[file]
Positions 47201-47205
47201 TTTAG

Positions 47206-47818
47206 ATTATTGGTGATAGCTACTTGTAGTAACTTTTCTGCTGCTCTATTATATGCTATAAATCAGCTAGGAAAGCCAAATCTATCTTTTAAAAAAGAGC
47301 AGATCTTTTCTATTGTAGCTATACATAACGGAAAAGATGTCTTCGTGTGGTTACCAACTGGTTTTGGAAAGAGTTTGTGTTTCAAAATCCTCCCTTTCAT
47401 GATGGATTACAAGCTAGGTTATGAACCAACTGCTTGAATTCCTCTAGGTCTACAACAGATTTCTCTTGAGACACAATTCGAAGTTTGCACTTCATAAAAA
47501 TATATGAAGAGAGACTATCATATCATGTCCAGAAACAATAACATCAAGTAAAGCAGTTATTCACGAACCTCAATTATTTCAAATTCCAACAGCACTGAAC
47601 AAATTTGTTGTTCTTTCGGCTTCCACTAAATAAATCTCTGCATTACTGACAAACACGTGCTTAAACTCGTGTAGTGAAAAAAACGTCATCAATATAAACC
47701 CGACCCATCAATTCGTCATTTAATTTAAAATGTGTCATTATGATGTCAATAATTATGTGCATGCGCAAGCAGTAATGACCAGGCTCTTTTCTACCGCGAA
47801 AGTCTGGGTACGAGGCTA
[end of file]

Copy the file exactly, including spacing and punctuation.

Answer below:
Positions 47201-47205
47201 TTTAG

Positions 47206-47818
47206 ATTATTGGTGATAGCTACTTGTAGTAACTTTTCTGCTGCTCTATTATATGCTATAAATCAGCTAGGAAAGCCAAATCTATCTTTTAAAAAAGAGC
47301 AGATCTTTTCTATTGTAGCTATACATAACGGAAAAGATGTCTTCGTGTGGTTACCAACTGGTTTTGGAAAGAGTTTGTGTTTCAAAATCCTCCCTTTCAT
47401 GATGGATTACAAGCTAGGTTATGAACCAACTGCTTGAATTCCTCTAGGTCTACAACAGATTTCTCTTGAGACACAATTCGAAGTTTGCACTTCATAAAAA
47501 TATATGAAGAGAGACTATCATATCATGTCCAGAAACAATAACATCAAGTAAAGCAGTTATTCACGAACCTCAATTATTTCAAATTCCAACAGCACTGAAC
47601 AAATTTGTTGTTCTTTCGGCTTCCACTAAATAAATCTCTGCATTACTGACAAACACGTGCTTAAACTCGTGTAGTGAAAAAAACGTCATCAATATAAACC
47701 CGACCCATCAATTCGTCATTTAATTTAAAATGTGTCATTATGATGTCAATAATTATGTGCATGCGCAAGCAGTAATGACCAGGCTCTTTTCTACCGCGAA
47801 AGTCTGGGTACGAGGCTA